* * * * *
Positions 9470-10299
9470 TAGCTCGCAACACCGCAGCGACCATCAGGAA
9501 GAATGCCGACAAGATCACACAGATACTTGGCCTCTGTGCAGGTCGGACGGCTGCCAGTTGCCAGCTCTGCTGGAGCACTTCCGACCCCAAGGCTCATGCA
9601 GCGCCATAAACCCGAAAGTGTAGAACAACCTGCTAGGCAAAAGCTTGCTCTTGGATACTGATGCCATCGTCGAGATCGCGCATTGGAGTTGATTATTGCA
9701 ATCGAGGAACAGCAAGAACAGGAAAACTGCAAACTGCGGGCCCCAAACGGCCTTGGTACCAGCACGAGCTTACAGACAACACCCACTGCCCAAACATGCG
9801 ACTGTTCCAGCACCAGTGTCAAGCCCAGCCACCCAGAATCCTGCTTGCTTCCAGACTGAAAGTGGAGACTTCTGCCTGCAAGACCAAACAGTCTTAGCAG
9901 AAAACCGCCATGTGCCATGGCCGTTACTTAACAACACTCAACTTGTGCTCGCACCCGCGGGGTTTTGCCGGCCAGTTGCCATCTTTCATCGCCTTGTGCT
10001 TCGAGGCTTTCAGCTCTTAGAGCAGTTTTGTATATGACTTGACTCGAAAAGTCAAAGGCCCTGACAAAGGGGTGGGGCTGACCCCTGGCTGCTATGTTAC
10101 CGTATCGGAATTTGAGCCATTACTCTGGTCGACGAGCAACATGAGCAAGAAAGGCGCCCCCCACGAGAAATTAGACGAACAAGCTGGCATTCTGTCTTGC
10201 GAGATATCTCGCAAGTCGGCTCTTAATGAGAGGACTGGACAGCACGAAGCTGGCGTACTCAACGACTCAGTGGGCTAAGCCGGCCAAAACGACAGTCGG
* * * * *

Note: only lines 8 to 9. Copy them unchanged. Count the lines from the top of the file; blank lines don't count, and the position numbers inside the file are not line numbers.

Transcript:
10001 TCGAGGCTTTCAGCTCTTAGAGCAGTTTTGTATATGACTTGACTCGAAAAGTCAAAGGCCCTGACAAAGGGGTGGGGCTGACCCCTGGCTGCTATGTTAC
10101 CGTATCGGAATTTGAGCCATTACTCTGGTCGACGAGCAACATGAGCAAGAAAGGCGCCCCCCACGAGAAATTAGACGAACAAGCTGGCATTCTGTCTTGC